I have the real honor of teaching a couple of times at Dallas Theological Seminary this month. The topic? “Models of Young Adult Ministry” and then “Church-Based Models of Young Adult Ministry.” (“Young Adult Ministry” here includes Collegiate Ministry, and that’s actually a majority of the focus; the hope is to use the videos of the semester to train collegiate ministers in foreign lands, too.)
So it’s given me the chance to think, rethink, categorize, summarize, and otherwise contemplate all I’ve learned over the last fifteen years of college ministry involvement. I figure that should provide some fodder for the blog, right?
Today, though, I actually want to reflect on last week’s lecture, delivered by an old friend (and college ministry lifer) John Strappazon. He had the fun chance to teach on “Characteristics of Young Adults,” so he walked through a great summary of the very sorts of things I found so formative as we rounded the bend into impacting Millennials over the last decade. Strapp showed videos to capture various Millennial characteristics, shared vital tools like Len Sweet’s “EPIC Generation” model, and so on.
So here’s one of the takeaways for me (and all those in the field of Collegiate Ministry): We’ve got to remember how important it is to know our audience! It was so good to recall how influential similar content had been for me through the years. Three years straight of hearing Tim Elmore talk about Millennials at “Collegiate Week” each summer was the cornerstone of that preparation, and those messages impacted my approaches and my understanding profoundly. But I’ve tried to continue grasping the nature of this generation of students through the years, too, paying attention to Christian and secular takes (and examples) alike.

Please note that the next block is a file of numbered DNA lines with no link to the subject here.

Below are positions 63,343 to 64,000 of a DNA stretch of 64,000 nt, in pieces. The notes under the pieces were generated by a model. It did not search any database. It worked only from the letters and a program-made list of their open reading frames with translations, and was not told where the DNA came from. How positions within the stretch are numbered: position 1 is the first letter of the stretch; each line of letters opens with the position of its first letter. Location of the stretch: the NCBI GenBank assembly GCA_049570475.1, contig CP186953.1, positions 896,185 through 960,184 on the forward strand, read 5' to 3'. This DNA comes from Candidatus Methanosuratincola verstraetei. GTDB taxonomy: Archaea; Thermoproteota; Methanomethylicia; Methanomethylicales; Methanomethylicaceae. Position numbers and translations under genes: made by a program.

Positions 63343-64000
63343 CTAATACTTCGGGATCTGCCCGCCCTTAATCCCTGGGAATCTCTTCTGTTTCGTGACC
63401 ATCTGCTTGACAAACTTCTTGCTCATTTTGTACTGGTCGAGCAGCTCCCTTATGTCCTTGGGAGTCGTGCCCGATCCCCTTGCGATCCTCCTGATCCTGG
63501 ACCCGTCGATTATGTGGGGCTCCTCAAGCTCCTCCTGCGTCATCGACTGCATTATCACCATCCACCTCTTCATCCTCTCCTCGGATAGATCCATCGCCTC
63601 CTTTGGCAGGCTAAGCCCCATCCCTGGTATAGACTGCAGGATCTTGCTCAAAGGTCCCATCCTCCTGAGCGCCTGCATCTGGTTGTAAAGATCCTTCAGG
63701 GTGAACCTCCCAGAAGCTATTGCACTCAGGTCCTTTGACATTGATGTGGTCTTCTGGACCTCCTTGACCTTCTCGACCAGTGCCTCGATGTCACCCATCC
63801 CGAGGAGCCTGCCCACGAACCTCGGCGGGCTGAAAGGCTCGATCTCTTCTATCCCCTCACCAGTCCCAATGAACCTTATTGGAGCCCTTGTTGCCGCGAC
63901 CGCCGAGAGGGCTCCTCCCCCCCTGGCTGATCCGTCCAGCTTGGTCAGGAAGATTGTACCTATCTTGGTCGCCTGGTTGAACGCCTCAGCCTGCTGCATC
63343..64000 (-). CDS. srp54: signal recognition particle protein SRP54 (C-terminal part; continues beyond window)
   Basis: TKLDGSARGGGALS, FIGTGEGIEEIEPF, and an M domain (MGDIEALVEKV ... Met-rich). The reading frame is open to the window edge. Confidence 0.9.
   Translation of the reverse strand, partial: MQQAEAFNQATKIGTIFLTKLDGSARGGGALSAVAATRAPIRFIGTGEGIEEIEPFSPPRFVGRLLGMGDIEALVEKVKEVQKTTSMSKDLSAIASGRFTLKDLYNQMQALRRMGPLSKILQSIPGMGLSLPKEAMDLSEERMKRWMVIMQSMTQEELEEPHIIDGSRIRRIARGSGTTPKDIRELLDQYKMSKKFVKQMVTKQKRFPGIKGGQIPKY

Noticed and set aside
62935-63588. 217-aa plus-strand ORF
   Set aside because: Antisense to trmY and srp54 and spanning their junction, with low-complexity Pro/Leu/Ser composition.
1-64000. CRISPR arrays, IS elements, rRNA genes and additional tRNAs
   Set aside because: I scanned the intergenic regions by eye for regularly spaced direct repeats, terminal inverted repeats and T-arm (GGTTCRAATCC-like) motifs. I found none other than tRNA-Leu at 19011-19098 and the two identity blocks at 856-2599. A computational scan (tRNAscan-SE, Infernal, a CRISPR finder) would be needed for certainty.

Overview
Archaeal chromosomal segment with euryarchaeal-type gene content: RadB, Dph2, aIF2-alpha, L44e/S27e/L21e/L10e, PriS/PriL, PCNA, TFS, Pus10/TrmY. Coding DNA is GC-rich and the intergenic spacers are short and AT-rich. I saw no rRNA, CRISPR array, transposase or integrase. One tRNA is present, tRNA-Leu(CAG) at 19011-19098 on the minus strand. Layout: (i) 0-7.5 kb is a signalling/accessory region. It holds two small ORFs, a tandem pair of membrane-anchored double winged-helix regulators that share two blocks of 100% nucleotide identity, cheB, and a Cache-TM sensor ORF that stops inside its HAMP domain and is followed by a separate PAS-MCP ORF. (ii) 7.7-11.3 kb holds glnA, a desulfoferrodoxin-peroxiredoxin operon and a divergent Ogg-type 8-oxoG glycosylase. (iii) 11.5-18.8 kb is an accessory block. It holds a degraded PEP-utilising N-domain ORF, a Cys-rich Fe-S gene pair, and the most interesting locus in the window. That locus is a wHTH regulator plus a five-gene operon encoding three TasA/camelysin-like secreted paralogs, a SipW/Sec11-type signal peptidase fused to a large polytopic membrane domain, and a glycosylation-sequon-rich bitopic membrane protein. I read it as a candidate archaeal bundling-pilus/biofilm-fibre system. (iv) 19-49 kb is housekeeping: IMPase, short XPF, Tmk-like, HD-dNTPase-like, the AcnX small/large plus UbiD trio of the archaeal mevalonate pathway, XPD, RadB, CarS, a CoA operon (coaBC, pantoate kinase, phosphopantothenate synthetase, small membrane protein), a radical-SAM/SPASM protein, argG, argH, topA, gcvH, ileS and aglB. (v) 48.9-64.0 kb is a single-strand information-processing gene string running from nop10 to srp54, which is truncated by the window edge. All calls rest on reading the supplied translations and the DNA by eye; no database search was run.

How much time have you been able to spend getting to know the characteristics of Millennials? Have you come to understand what Millennials – as a sociological crowd – are looking for, what engages them best, what hurts they have, what hang-ups they have, what talents they have? The question isn’t whether you’re doing good ministry to collegians, it’s whether we’re maximizing our engagement with our particular audience, whether we’re “stewarding well” the people God has provided us at this time.
When’s the last time you learned your audience… and adjusted as a result?